Taking The Fear Out Of Taking Risks

How do you take calculated, bigger risks to further your career when you are in a profession that is all about mitigating risk?

This is the question we explored during my presentation to the DC Women’s Bar Association’s leadership team at their meeting last month.

This is a tough mindset issue for people like attorneys and accountants to overcome because they get paid to help their clients avoid risks that can lead to a lawsuit or audit. Because of the meticulousness required to do their jobs well, I’ve found that my clients in these fields are typically good at doing the initial research to take calculated risks, but they struggle to actually pull the trigger and take action.

The thing that stops them is the subconscious belief that if their risk isn’t successful, they will be a failure.

And that failure in turn is viewed by the brain as a “emotional survival threat” — the potential death of something valuable, like self esteem, credibility, etc — that it will try to protect you from at all costs.

The hallmark sign that a subconscious block is holding you back is when you know what you want to do, but you are struggling to actually do it.

For example, let’s say that you decide that the best way for you to advance your career is to switch firms. So you put “get an introduction to a partner at <x> firm” as the top priority on your to-do list.

But week after week, things keep “getting in the way” of spending the 10-20 minutes it would take to research who in your network help make a connection for you at the new firm.

In order to take bigger risks, you need to shift 2 things:

1- The subconscious belief that risk or potential failure is a survival threat.

2- The behavioral habits that are keeping you stuck in the status quo.

5 Practical Steps To Taking Bigger Risks To Achieve Your Goals

The best way to make those shifts is to engage your mind-body connection using these 5 steps:

1- Take a “feeling snapshot” of how it will feel to achieve your goal.

Setting aside your doubts about “if” it can happen, allow yourself to imagine that your goal has already happened. How you feel in your body? Sensations that feel open, light, free, or energizing are ones that you want to focus on.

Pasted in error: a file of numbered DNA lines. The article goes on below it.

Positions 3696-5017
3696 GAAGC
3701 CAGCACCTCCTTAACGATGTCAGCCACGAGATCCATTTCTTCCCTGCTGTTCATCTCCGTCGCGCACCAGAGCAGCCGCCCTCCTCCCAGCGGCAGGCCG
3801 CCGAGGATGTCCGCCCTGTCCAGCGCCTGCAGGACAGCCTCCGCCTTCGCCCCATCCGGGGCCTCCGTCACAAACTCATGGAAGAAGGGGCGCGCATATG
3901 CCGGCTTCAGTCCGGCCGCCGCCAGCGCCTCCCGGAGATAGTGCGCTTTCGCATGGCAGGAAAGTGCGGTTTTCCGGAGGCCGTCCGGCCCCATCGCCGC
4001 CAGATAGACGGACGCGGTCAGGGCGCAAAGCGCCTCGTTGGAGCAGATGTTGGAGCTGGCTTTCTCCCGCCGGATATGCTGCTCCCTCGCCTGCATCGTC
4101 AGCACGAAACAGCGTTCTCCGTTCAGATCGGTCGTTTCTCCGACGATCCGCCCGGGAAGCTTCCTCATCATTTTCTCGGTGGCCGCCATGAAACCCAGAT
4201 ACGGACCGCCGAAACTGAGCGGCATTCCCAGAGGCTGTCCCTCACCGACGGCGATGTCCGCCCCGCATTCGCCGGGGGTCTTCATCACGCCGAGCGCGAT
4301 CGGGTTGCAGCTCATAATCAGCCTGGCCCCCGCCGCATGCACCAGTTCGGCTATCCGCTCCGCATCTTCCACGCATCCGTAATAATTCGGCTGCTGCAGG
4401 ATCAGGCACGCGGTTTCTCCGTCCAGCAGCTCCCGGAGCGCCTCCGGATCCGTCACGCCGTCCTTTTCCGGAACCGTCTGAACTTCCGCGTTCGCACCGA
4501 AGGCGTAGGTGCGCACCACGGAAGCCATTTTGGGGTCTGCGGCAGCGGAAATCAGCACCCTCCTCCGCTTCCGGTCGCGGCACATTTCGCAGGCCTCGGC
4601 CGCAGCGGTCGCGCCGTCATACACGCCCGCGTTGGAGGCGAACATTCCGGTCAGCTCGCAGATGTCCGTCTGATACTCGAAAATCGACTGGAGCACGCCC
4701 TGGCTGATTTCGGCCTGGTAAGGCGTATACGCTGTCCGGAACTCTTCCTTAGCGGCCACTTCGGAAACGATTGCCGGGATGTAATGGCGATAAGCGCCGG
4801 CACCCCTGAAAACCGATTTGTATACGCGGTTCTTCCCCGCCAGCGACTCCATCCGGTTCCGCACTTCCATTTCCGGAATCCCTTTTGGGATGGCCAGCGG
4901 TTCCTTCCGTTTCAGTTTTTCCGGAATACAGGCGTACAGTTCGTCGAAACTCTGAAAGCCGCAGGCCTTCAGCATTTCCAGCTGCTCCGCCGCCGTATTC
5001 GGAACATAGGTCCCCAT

2- Identify beliefs that fuel that the good feelings and inspire you to take action.

Your beliefs are like the address in a GPS. They are either going to lead you toward your goal or away from it. So ask yourself, “What do I need to believe in order to take action toward my goal?”

For example, if you want to switch firms, a belief of “I have niche experience that would benefit the firm” would help boost your confidence and reduce resistance to reaching out for an introduction from your network.

3- List the action steps necessary to make progress toward your goal.

You don’t have to know ALL the steps necessary to achieve your goal. The key here is to identify the any small step that will help you to make forward progress.

4- Decide on a reward you will give yourself after you take action.

This can be as simple as buying a new novel you’ve wanted to read, or taking a few hours off to go hiking. Small, frequent rewards to create a positive association in your brain with taking action, and make it more likely you will do it again.

5- Repeat steps 1-4 until you’ve achieved your goal.

Continuing to cycle through these steps will help you to stay connected to the reason you are taking the action that feels risky, and help you maintain momentum until you reach your goal.

In summary, these steps will help you utilize your mind-body connection to successfully take bigger risks in your career:

1- Take a “feelings snapshot” of achieving your goal.

2- Identify beliefs that fuel action toward your goal.

3- Take 1-3 small action steps toward your goal.

4- Reward yourself for taking the action steps.

5- Repeat 1-4 until you’ve achieved your goal.

What bigger risks are you going to take this year to achieve your goals?